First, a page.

Today we speak with Cristina Martínez, better known as Garbancita, the name of your blog. She is a reference in the world of gastronomy and popular both for her content on the network -which she has been feeding for more than ten years-, and for her collaborations in the media. Her specialty? The kitchen, the hotel industry and culinary matters in general.
At Asset Management Spain we wanted to deal with the issue of premises destined for the hospitality industry with someone who was an expert in it and external to real estate. When we thought about this, the frankness and sincerity strong> that characterizes Garbancita strong> led us directly to Cristina, to whom we had the pleasure of asking a few questions, which she answered giving us the experienced her opinion.
Some investors and hoteliers have found themselves in a situation of uncertainty with the blow caused by the Covid19 health crisis, is it still a profitable business? Cristina Martínez, Garbancita, answers some questions, clearing up many of our doubts.
Her approach, her freshness and her way of telling us things as she thinks about them, makes this interview a very interesting, entertaining and enriching read. Strong>
- What do you think attracts customers to a restaurant apart from the food, of course?
Which is a meeting point with other people. Either because we are going to have something frugal, because we are going to celebrate an important event or because we have agreed to have a meeting there. And because, as a meeting point, it represents us in some way; either because of its interior design, because of its philosophy, because of its price… or because it is aspirational.
- Every time we find more restaurants that do not have a kitchen on the premises, they have an industrial kitchen and then they bring the dishes ready to give you the last blow of heat in the restaurant. What do you think of this kitchen concept? Do you think it works well? Do you think they opt for this type of business to cut costs, to save time? What does it bring to the client?
I think it is a formula that allows a restaurant to maintain a constant level of regularity in its quality, regardless of the necessary qualified personnel, which often does not guarantee maintaining that quality, especially due to labor mobility.
I also think there has to be a match between the price and the actual cost of producing it. I have no problem paying more if everything is more artisanal, but I don’t like people who don’t do it that way to pass off their dishes as freshly prepared.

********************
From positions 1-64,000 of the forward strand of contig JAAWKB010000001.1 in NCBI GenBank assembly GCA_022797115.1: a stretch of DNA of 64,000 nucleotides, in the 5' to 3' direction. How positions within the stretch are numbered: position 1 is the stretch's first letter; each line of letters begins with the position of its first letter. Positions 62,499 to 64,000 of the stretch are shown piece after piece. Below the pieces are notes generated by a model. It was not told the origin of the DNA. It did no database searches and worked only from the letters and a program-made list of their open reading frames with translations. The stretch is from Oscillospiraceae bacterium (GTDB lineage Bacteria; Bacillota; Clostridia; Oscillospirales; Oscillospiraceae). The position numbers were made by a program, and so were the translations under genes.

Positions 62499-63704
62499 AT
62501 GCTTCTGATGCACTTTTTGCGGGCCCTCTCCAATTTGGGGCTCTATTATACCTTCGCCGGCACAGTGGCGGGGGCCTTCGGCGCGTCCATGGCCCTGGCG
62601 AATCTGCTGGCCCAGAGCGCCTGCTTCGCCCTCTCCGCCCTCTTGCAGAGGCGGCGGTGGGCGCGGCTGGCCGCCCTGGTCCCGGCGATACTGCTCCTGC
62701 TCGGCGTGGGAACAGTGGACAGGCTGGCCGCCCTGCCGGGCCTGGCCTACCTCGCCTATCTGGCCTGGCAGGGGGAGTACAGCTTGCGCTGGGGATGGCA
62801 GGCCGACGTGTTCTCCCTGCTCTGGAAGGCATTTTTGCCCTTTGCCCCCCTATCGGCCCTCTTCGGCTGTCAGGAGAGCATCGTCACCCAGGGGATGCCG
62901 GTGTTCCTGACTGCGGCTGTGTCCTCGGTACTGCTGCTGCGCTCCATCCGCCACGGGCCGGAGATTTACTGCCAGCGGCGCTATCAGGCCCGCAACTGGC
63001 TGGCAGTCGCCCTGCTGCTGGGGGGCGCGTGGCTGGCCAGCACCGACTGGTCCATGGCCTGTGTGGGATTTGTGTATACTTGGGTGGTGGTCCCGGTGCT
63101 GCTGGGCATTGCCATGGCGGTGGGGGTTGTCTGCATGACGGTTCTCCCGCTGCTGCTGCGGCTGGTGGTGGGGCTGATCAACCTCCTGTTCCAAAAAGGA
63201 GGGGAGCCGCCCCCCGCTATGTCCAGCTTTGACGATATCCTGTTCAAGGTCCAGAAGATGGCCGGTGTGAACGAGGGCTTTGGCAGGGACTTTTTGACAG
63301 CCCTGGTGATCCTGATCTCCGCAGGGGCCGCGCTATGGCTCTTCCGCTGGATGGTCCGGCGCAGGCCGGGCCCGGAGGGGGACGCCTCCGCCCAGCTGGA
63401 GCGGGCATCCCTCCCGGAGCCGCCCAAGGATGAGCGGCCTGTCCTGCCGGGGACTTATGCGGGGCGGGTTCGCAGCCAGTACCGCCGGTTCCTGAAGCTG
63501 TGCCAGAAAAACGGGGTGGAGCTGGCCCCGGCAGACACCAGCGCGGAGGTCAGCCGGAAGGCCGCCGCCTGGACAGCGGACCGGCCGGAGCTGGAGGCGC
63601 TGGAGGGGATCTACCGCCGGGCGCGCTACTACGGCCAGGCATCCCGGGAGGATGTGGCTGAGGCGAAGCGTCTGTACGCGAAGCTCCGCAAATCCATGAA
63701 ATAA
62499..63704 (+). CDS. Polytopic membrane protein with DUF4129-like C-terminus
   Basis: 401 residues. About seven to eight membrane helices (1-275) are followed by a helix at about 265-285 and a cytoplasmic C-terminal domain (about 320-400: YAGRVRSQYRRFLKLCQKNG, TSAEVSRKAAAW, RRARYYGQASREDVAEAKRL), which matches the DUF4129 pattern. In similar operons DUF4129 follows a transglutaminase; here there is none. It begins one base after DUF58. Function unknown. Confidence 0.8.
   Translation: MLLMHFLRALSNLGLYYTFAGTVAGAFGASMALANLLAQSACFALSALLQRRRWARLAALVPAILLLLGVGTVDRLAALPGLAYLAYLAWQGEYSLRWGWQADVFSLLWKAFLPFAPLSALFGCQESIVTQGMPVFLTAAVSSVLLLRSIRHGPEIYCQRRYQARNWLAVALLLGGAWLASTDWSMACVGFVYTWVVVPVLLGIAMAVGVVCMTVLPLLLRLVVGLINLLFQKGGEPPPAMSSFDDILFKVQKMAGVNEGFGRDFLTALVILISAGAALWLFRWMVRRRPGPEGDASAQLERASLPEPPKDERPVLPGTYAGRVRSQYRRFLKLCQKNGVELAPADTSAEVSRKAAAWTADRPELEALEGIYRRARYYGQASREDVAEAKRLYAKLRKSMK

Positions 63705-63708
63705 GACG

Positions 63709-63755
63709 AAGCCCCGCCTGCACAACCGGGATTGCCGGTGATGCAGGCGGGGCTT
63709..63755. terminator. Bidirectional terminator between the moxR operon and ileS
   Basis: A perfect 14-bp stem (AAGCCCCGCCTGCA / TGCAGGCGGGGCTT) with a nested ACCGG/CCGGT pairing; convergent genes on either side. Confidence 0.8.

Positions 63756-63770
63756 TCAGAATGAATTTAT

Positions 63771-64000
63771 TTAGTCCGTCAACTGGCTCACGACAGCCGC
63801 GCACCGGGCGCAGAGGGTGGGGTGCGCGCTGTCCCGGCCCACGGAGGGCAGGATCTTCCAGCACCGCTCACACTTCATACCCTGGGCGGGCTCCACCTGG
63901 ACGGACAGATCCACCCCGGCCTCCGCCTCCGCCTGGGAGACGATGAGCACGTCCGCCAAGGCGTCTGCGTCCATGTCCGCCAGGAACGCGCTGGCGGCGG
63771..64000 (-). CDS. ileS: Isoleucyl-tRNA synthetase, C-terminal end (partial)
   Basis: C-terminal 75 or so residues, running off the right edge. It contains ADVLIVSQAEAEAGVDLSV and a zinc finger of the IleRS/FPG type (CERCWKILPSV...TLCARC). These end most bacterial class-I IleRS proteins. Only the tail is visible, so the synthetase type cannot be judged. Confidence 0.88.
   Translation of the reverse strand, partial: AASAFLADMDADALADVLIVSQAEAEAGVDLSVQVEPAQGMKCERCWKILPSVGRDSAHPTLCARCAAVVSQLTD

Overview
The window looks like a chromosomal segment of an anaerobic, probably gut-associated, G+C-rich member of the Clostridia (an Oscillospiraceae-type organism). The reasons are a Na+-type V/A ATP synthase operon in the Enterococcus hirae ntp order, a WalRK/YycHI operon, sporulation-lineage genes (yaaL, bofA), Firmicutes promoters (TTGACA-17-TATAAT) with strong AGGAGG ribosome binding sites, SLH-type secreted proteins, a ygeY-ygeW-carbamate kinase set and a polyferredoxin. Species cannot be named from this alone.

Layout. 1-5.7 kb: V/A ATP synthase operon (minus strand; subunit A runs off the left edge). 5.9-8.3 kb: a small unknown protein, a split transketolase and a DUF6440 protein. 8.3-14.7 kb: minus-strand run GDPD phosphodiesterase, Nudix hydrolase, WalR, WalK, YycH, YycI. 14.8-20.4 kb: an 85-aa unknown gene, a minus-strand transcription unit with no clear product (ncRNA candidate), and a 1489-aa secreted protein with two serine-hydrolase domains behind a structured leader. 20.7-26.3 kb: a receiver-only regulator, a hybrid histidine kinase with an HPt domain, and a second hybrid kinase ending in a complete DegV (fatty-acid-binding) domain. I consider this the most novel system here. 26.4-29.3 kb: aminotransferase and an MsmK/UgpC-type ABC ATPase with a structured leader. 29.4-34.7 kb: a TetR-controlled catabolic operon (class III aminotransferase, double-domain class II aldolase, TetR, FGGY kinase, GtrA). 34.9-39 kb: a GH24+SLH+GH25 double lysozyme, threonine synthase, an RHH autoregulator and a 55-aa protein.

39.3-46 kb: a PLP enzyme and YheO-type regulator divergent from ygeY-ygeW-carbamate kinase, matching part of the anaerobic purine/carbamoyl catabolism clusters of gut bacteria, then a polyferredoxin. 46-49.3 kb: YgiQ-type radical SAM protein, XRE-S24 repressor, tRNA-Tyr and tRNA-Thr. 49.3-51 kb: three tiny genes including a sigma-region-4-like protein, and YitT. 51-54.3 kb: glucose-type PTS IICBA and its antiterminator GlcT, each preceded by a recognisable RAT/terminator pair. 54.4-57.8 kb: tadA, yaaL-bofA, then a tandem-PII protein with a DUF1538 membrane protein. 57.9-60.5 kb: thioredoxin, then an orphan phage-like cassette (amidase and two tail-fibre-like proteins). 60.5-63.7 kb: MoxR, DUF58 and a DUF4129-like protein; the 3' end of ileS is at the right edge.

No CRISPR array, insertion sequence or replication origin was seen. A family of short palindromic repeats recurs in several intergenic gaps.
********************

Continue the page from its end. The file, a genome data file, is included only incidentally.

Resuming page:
It is a very interesting solution for many business models, especially because it frees up an important part of the investment when opening a restaurant. And it can even be a solution for premises that lack a smoke outlet.
- Many European capitals have been very familiar for years with the food market, however in Spain it seems that it is difficult for us to start. Is it possible that after Covid19 people flee from closed spaces and we find ourselves with the opening of more food markets than restaurants?
I doubt that Covid19 is going to change those habits, after all, we go out for tapas or pintxos, and we are not going to change that. What I do believe is that it can be an opportunity for hoteliers who can opt for a model in which the client/user is the one who uses community facilities, so that they do not have to take responsibility for them. A food market could be a neomerendero where it is the customer who moves around the different establishments, shopping and buying food and drink to eat there, in those common facilities. I am of the opinion that the hotelier cannot take charge of the customer’s health. It is unfeasible and illogical. Whoever occupies a table should be in charge of what to do, who he goes with and how he behaves.
A few days ago on the radio he spoke precisely of those old models of hospitality in which the client used those common resources and even brought part of the food or drink. He analyzed how they emerged and at what time, and also how they evolved to the present day. elBulli itself was born from a hut made with four stones and two sticks…